Exxon Mobil said Wednesday it has discovered an estimated 700 million barrels of oil equivalent at a deepwater well off the Louisiana coast, a major find that a top House Republican argued should push the administration to speed up offshore permitting.
"This is one of the largest discoveries in the Gulf of Mexico in the last decade," Exxon Mobil Exploration Company President Steve Greenlee said in a statement.
Exxon Mobil made the discovery after the Interior Department's Bureau of Ocean Energy Management, Regulation and Enforcement (BOEMRE) approved an application in March allowing the company to resume exploratory drilling. Drilling at the well was halted in the aftermath of last year's Gulf of Mexico oil spill.
The well is located about 250 miles south of New Orleans in about 7,000 feet of water, Exxon Mobil said.
House Natural Resources Committee Chairman Doc Hastings (R-Wash.) applauded the discovery Wednesday and argued it shows the Gulf's potential as a source of domestic oil.
"This is the exact reason why Republicans have been pressuring the Department of the Interior to issue offshore permits—America has abundant oil and natural gas reserves, we simply need to allow the hardworking men and women in the energy industry to do their job," Hastings said in a statement.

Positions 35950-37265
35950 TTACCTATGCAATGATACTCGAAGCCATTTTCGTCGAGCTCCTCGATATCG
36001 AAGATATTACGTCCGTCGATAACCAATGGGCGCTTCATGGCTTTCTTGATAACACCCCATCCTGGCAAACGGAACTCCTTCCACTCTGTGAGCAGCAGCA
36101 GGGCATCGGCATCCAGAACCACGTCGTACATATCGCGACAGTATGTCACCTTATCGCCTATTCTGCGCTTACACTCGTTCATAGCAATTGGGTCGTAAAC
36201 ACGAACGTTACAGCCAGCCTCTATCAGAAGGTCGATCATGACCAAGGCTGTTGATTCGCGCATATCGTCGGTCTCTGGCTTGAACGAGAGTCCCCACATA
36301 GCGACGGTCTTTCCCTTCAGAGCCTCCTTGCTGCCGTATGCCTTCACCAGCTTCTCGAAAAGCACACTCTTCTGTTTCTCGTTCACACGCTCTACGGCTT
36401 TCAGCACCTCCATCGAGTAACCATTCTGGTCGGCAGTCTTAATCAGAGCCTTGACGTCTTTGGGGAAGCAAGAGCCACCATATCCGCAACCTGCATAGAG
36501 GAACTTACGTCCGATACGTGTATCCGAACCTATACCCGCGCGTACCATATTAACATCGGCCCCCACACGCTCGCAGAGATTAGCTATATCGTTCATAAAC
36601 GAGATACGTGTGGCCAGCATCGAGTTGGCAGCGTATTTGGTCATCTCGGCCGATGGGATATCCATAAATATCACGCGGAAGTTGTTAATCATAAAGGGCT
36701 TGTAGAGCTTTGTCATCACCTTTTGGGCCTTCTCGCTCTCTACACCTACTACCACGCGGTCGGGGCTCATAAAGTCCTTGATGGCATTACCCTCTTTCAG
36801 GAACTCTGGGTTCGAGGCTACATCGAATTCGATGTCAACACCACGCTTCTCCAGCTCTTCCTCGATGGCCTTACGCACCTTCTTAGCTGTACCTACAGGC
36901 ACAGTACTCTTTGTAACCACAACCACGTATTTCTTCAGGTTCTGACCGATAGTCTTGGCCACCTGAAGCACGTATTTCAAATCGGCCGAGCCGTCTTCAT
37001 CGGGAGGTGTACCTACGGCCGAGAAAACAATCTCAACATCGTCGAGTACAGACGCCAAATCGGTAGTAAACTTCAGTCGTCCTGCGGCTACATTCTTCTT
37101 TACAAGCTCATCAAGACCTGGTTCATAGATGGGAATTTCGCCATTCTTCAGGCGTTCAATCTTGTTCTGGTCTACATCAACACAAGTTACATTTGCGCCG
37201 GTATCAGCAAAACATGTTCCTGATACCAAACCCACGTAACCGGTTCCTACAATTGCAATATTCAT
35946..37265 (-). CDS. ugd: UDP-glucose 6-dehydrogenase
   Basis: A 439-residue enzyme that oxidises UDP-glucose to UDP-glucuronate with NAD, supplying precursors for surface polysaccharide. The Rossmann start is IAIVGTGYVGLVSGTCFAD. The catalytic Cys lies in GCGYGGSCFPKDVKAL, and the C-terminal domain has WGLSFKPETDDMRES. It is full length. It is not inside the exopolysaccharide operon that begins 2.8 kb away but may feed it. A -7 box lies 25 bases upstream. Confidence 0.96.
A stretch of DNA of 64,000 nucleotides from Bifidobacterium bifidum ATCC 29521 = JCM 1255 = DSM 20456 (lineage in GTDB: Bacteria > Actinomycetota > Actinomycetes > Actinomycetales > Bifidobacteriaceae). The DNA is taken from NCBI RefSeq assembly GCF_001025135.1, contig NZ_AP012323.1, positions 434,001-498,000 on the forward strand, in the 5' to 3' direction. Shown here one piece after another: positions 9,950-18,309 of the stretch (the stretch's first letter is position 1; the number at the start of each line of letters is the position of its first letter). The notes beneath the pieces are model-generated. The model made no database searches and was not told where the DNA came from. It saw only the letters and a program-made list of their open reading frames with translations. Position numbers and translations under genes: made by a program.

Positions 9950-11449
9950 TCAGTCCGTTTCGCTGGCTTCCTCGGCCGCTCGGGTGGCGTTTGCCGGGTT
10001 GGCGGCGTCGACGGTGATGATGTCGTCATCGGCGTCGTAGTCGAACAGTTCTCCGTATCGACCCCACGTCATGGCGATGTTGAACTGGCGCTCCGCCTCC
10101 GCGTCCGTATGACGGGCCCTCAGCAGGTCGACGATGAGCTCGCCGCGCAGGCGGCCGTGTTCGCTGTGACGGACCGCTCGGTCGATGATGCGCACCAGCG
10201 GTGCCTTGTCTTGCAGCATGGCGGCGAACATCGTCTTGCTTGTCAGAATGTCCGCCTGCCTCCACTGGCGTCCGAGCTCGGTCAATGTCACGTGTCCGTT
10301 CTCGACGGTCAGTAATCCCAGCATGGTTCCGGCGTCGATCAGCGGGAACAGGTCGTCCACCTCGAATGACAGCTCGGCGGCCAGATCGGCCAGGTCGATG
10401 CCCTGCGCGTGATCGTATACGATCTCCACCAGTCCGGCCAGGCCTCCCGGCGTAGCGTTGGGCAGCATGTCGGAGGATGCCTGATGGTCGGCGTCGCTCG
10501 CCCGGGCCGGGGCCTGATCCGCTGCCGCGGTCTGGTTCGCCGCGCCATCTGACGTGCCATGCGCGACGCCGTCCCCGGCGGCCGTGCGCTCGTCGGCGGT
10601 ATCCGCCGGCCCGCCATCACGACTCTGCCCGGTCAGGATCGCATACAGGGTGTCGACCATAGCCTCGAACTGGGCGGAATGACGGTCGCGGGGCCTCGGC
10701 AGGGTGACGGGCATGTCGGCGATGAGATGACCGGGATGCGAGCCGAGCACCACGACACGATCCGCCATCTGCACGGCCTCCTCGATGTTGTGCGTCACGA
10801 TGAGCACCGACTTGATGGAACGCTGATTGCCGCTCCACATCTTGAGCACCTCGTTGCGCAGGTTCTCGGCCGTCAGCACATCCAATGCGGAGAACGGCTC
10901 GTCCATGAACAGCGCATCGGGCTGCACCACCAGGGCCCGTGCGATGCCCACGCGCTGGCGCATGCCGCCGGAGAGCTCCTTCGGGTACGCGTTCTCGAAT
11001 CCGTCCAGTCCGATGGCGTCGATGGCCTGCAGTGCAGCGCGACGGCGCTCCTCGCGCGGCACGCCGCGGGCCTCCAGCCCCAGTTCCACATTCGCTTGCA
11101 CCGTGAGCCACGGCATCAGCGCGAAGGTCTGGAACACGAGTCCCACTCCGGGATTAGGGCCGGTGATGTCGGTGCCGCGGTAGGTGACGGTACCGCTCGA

Republicans and drill-state Democrats have alleged that the Obama administration is slow-walking the issuance of Gulf drilling permits. But the administration insists that it is working diligently to approve permits under a new regulatory scheme that includes beefed-up safety and environmental standards.
BOEMRE has approved 15 deepwater permits since February, when the industry was able to show that it can contain well blowouts.